Motorhome FAQ for new owners
Is there any advice for beginners on driving a motorhome?
Small motorhomes and campervans are no harder to drive than a car. You’ll need to get used to a slightly different size and shape but on the road, they are very similar. Larger motorhomes aren’t ‘easy’ to drive at first, but it becomes easier in time after you adjust to the size and rear visibility. Large motorhomes are built with excellent viewing door mirrors which really help. The best advice is to start slowly at first and plan your journey carefully to avoid any tight roads or busy town traffic until you gain more confidence.
In recent decades the motorhome market has evolved to provide greater choice than ever. It is therefore wise to thoroughly research the market before making a final decision. A great way to get free help and advice is to speak to like-minded individuals through a club or an online forum. Friendly, family-run dealers like Davan are also a great source of knowledge and are more than happy to explain which motorhome would be best for your needs and budget.
There are a few main ‘types’ of motorhomes or campervans for you to consider.
“Panel Van Conversions” are typically white-van-man vehicles that are kitted out for camping. They are referred to as “campervans” and usually come with elevating roofs for extra headroom when you arrive at your destination.
“Coachbuilts” usually start life as a front cab with rear chassis to which a converter will add a caravan body. These vehicles have more interior space and ‘overcab’ models have space for a double bed over the front cab.
“A-class” are manufactured by placing a full caravan shell over the chassis and engine. These larger motorhomes optimise the interior space with innovative design features and on some models, even incorporate a full-size, drop-down double bed.
“RV’s” or Recreational Vehicles, are the biggest and usually priciest motorhomes on the market. They usually include features and facilities normally found in residential homes. Quality and luxury are words usually associated with these models.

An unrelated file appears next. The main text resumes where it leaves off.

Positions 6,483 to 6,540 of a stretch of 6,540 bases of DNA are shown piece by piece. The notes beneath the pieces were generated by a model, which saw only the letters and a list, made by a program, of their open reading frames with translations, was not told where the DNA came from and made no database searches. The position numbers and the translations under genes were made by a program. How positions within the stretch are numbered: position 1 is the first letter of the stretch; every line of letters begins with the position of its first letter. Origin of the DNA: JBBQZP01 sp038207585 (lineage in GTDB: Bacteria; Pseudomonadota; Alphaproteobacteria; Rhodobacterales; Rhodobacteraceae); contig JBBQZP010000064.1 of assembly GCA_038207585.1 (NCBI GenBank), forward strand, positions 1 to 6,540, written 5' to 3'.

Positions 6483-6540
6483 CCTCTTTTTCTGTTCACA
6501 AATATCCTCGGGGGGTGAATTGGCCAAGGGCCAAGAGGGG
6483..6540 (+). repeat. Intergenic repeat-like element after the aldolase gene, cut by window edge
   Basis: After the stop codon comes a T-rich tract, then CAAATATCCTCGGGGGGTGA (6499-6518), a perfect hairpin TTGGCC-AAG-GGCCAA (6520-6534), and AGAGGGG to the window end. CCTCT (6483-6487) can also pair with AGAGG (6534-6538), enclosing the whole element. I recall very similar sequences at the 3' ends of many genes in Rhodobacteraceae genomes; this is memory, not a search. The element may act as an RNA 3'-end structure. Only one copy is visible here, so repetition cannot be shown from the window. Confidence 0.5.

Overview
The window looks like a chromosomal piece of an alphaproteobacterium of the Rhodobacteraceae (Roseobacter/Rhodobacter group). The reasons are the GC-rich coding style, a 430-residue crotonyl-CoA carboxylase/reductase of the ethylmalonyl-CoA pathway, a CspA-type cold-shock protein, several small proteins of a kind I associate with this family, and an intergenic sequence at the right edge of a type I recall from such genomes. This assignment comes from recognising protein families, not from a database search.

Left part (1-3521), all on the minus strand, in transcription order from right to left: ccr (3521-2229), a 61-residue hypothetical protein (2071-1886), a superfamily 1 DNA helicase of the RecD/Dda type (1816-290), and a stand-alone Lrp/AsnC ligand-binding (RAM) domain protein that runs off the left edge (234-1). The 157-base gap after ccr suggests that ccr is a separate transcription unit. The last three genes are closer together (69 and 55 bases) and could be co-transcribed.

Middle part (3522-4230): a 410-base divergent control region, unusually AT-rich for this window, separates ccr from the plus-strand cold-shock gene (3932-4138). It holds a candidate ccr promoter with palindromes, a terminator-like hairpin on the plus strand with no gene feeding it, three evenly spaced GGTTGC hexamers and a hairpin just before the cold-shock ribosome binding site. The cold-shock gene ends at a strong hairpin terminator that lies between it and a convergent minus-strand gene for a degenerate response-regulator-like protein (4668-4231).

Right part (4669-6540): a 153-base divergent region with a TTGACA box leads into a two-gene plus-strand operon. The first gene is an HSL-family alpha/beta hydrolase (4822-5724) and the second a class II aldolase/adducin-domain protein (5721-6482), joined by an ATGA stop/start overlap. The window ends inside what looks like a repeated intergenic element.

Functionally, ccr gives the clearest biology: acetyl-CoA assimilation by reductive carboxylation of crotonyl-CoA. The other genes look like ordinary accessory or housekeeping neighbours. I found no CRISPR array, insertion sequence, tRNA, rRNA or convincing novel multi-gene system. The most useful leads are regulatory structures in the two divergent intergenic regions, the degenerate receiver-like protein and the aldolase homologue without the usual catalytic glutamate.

With such a wide range of vehicles, it’s hard to know which will be best for you, so we'd recommend visiting a dealer with a large showground like Davan or visiting a show, to gain confidence in your decision.
In most cases, a motorhome won’t exceed 3500Kg, so a standard driving licence will cover you, regardless of the date you passed your test. However, if you’ve passed your driving test since 1st January 1997, for much larger motorhomes up to 7,500Kg, you will need to pass an additional driving test to add a C1 category to your licence.
The reason most buyers choose motorhomes over caravans is so they can discover and enjoy parts of the world where hotels or campsites simply don’t exist. It’s at these destinations where a motorhome truly comes into it’s own.
At these destinations your vehicle truly becomes your home from home and will happily run on a combination of 12V leisure battery and gas cylinder for a few days. Battery power can sometimes be topped using a solar panel (or re-charge when the vehicle is driven). Gas cylinders will run out quickly if they are used to supply heating and run a fridge, so always check the amount in a cylinder before a trip or take a spare.
Not really. The only recommendation is that motorhomes will often stay on the vehicle for a lot longer because the mileage you do in a motorhome is often much less than your car. You should really replace any motorhome tyre once it reaches 5 years of age. After that, they will deteriorate regardless of their tread depth.
Most campsites allow all shapes and sizes of motorhomes to use the same pitch as caravans. However, some can be a bit particular if you exceed 8.7 metres in length. Also, as motorhomes are heavier than caravans, hard-standing pitches are more suitable. Motorhomes can use grass pitches but it’s advisable to check the ground first before driving on to it, by digging the heel of your shoe into the soil.
It is also advisable, if you have a particularly large or heavy vehicle, to check that the site can accommodate you.